This Day In Naval History: August 31
1842 - Congress replaces the Board of Navy Commissioners, a group of senior officers who oversee naval technical affairs, with the five technical Bureaus, ancestors of the Systems Commands. One of the 1842 Bureaus, the Bureau of Medicine and Surgery, continues to serve under its original name.
1862 - The daily rum issued to US Navy sailors on board vessels is abolished. On July 14, by an Act of Congress, the spirit ration ceases Sept. 1. Secretary of Navy Gideon Welles issues a further order requiring captains of naval vessels to remove all distilled liquors from their ships except those that serve as medical stores. Ale, beer, wine, and other liquors not distilled are exempted from the provisions of the act of July 14.
1911 - USS Utah (BB 31) is commissioned. During World War I, she serves in the Atlantic protecting convoys. In 1931, she is converted to a radio-controlled target ship and is redesignated (AG 16). Utah spends the rest of her career in this role, with additional duties as an anti-aircraft gunnery training ship beginning in the mid-1930s. On Dec. 7, 1941, while moored at Pearl Harbor, Utah is hit by a Japanese aerial torpedo attack, rolls over and sinks. A few years later, her hull is partially righted and moved closer to Ford Island, where she remains today.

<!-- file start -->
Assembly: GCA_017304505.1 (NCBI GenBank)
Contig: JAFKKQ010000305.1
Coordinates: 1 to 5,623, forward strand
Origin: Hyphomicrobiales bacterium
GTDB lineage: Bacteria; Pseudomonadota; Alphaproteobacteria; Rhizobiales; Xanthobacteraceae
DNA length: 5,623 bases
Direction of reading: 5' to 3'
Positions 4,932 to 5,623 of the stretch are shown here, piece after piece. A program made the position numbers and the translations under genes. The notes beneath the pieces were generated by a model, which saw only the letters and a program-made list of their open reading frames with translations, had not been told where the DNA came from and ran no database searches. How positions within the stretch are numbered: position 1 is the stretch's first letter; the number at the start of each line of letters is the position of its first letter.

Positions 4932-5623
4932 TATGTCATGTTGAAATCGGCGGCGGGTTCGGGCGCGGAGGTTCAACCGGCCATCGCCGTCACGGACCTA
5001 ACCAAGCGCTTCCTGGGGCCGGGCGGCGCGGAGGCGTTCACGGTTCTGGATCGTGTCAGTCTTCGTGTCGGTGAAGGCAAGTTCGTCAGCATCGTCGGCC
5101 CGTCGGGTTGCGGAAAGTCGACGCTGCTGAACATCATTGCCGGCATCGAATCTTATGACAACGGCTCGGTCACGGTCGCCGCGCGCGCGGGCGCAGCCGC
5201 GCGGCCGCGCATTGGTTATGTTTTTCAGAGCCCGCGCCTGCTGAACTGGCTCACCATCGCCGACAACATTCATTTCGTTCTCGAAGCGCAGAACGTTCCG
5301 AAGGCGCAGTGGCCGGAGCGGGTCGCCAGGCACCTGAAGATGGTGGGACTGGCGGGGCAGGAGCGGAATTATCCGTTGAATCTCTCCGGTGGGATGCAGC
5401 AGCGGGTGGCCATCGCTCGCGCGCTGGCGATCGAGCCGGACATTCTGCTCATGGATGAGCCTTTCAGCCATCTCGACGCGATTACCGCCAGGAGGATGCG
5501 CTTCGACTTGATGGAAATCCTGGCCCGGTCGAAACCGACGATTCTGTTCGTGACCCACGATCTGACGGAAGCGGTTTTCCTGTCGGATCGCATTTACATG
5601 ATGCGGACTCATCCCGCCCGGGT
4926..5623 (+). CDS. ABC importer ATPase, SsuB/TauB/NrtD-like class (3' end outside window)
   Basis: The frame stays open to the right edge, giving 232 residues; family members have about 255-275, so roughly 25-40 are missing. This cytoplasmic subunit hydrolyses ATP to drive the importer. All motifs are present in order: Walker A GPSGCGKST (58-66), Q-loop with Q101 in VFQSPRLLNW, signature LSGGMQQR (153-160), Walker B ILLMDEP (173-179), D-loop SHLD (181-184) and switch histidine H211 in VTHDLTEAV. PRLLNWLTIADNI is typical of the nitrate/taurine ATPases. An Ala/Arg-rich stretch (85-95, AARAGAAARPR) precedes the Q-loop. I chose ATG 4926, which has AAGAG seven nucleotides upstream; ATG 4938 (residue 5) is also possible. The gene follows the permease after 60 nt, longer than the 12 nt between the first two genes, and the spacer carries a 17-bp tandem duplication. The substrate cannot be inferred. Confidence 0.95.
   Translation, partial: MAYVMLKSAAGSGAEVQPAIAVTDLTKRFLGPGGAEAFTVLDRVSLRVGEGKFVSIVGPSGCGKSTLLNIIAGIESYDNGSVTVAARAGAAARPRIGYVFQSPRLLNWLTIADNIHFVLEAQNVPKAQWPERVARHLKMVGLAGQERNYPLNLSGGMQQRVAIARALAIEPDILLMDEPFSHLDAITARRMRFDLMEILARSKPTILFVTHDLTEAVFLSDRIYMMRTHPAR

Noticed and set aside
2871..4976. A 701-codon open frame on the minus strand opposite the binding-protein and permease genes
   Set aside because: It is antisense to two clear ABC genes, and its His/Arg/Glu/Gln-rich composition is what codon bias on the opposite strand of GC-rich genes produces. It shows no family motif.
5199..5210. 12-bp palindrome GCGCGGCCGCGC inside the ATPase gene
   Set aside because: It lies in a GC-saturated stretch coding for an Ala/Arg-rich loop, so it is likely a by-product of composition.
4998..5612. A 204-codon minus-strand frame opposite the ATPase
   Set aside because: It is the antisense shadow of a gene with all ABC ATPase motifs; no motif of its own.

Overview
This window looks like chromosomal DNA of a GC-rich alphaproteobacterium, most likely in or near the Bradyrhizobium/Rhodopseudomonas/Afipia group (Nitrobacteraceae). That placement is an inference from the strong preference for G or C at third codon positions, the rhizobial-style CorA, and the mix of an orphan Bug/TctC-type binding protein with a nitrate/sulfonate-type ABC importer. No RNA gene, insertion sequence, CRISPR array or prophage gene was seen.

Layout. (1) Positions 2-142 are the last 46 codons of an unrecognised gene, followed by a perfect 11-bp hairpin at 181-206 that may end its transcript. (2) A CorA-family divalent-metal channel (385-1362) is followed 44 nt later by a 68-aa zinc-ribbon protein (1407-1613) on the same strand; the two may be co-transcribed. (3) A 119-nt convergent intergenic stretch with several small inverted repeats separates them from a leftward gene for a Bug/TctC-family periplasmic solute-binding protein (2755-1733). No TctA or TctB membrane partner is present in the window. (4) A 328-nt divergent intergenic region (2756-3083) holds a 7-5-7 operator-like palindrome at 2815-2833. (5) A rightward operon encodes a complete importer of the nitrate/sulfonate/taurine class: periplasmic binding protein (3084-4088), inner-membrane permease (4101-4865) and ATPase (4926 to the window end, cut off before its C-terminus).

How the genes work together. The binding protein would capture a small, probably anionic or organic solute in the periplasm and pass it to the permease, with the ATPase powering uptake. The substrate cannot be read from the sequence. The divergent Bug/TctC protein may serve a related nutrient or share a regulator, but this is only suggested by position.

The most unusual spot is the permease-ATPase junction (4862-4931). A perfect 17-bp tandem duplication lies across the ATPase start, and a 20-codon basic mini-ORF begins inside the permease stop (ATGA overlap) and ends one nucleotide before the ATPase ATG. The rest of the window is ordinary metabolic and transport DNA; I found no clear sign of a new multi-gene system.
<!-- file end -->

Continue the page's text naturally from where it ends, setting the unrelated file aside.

1942 - USS Reid (DD 369) and PBY Catalinas from VP-42 and VP-43 sink Japanese submarine RO-61 off Atka, Aleutians.
1962 - The last flight of a Navy airship was made at Naval Air Station, Lakehurst, N.J.
1990 - Iraqi merchant vessel, Al Karamah, is boarded by the crew of USS Biddle (CG 34) in the first interception during Operation Desert Shield.
(Source: Naval History and Heritage Command, Communication and Outreach Division)